Balsamic Vinegar Shopping Guide

Just like with Extra Virgin Olive Oil, people tend to get confused when shopping for Balsamic Vinegar. At Cioffi’s we carry dozens of excellent Balsamic Vinegars of Modena. Here is a little information for you on Balsamic Vinegar…

Traditional Balsamic Vinegar

The absolute highest grade of balsamic vinegar, the so-called Aceto Balsamico Tradizionale di Modena or Traditional Balsamic Vinegar of Modena, the product must be made in a specific way, from a certain kind of grape, in a particular region in Italy, aged for specific length of time in a certain type of barrel, and on and on.
There’s an industry consortium in Italy that bestows a stamp of approval to balsamic vinegars that meet these precise parameters. They even decide what sort of bottle it can be packaged in.
Among the rules:

  • Must be produced in Modena or neighbouring Reggio Emilia in Italy
  • Must be made from Trebbiano grapes grown in one of those two places
  • Must be aged in wooden barrels for no fewer than 12 years

How it works is, the grapes are pressed, and the resulting juice is cooked, during which time the sugars in it darken through the process of caramelization. That’s what gives the final balsamic its dark colour.
This syrupy reduction, called a “must,” is then fermented and aged in a series of wooden barrels, sometimes for up to 25 years, slowly building the deep, complex flavours of the final balsamic vinegar.

This is all well and good, but even a tiny bottle of Tradizionale balsamic vinegar can cost hundreds of dollars. And you won’t see it on the shelves at our store or any other grocery store anyway.
This type of vinegar can cost anywhere from $150 and up! Cioffi’s used to bring in a few bottles every year, but nobody ever purchased it so we stopped. If you’d like to order some of this just let us know and we can bring it in for you!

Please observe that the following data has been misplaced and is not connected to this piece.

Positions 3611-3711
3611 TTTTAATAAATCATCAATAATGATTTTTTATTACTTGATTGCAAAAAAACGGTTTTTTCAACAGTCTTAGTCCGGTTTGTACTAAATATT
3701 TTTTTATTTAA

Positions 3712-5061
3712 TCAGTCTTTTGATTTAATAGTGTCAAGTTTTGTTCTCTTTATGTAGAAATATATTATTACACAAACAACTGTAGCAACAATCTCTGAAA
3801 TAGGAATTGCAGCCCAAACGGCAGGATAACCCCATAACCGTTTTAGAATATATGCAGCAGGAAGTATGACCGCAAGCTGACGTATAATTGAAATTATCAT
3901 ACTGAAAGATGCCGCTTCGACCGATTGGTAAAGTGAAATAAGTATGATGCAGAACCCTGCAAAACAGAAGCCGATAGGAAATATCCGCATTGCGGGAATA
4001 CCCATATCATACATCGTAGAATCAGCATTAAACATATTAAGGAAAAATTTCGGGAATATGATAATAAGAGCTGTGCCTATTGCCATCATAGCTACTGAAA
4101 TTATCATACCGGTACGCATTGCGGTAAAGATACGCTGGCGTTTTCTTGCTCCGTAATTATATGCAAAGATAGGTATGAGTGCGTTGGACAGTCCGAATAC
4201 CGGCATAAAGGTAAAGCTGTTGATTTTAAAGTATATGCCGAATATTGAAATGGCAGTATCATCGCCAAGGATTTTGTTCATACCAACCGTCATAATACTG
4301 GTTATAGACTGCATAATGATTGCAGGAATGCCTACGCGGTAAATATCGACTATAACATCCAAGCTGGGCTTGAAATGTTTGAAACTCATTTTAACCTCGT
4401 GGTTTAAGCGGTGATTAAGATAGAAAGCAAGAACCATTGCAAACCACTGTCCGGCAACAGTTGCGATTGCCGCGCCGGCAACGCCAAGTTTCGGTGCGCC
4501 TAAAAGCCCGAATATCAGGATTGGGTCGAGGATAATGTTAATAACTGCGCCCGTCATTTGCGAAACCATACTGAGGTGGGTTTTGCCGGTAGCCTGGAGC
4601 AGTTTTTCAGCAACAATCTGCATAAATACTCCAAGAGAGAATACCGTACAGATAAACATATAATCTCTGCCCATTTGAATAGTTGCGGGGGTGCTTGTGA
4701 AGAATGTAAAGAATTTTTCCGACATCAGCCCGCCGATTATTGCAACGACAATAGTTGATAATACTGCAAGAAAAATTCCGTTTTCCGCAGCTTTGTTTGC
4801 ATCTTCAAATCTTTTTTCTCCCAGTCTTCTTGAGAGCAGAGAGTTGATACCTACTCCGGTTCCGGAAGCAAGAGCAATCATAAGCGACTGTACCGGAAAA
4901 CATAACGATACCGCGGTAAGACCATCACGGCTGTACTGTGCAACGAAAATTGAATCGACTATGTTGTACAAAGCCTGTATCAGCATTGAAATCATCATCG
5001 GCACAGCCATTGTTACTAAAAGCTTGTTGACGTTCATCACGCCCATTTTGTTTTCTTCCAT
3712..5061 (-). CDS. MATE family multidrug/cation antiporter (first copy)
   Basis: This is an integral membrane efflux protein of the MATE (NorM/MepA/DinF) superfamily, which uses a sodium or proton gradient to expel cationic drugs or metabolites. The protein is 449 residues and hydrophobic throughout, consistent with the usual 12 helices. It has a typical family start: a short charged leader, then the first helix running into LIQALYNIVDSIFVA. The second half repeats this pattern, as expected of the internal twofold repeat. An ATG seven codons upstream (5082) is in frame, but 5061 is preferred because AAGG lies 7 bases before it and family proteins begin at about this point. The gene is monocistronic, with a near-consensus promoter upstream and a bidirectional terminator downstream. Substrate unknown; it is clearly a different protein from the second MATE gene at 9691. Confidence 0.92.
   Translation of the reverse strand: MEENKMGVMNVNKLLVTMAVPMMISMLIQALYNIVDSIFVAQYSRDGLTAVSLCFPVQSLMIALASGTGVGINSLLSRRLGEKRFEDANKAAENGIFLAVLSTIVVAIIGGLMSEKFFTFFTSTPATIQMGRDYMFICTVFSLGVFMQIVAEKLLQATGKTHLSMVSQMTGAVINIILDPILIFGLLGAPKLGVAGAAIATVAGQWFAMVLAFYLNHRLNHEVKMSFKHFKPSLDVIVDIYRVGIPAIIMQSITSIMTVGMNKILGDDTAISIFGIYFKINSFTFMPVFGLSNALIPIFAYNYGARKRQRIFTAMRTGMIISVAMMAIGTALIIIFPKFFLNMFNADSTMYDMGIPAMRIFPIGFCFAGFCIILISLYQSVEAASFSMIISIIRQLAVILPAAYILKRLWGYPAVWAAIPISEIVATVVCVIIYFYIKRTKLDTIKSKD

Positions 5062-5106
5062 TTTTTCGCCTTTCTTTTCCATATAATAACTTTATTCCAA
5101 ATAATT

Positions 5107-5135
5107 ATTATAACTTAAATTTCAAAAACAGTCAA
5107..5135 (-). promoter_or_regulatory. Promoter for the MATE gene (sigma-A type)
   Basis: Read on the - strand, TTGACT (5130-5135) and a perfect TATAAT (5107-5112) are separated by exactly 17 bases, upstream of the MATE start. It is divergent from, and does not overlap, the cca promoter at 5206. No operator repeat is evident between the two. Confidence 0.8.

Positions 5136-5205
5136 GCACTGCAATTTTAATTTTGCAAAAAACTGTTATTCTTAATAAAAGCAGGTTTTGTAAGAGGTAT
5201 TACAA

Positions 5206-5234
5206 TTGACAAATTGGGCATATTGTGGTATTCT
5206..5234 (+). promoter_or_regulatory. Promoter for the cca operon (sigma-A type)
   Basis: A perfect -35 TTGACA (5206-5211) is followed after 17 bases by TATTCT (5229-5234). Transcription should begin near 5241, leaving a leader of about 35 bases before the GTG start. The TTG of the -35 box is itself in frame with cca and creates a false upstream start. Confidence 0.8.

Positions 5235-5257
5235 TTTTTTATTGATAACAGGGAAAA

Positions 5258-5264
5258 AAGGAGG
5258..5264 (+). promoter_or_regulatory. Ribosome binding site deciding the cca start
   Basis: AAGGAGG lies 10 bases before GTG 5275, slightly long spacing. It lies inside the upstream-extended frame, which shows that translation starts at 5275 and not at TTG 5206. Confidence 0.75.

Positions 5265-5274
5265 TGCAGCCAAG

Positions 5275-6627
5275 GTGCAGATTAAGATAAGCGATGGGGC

Balsamic Vinegar of Modena Found at Cioffi’s

Most if not all of the balsamic vinegars that are commonly available don’t meet one or all of the above criteria. That doesn’t mean they aren’t good! They are delicious and maintain strict regulations as well.
The official consortium on Balsamic Vinegars has seen fit to create a separate designation for these commercially sold balsamic vinegars. They call it Aceto Balsamico di Modena or Balsamic Vinegar of Modena. It bears a Protected Geographical Status label (either labelled IGP or PGI). To meet IGP status it requires a minimum aging period of two months, not necessarily in wooden barrels, rising to three years when labeled as invecchiato (aged). Here is a picture of the IGP label to look for:

BV2White Balsamic Vinegar or Aceto Balsamico Bianco, is a vinegar in which the grape must does not undergo a caramelization process, and is then aged in stainless steel barrels rather than wood. This white balsamic is actually a rich golden color. It’s a good choice when you don’t want a dark-coloured dressing to overwhelm your salad’s appearance.
Balsamic Vinegar Glaze is simply a concentration or reduction of balsamic vinegar. Some of these glazes have either been concentrated down through being cooked or sometimes they add thickeners or sweeteners, such as caramel and honey.
Vincotto (translated as “cooked wine”) or Sapa is a dark, sweet dense condiment produced artisanally in the Puglia/Apulia and Marche regions of Italy. It is made by the slow cooking and reduction over many hours of non-fermented grape must until it has been reduced to about one fifth of its original volume and the sugars present have caramelized. It can be made from a number of varieties of local red wine grapes.

In conclusion, when buying Balsamic Vinegar:

  1. Always look for the IGP label confirming that it meets the standards set forth by the official consortium for Balsamic Vinegars of Modena
  2. Check that it has no additives or colouring
  3. Ask one of our sales associates who will be happy to help you choose a delicious vinegar!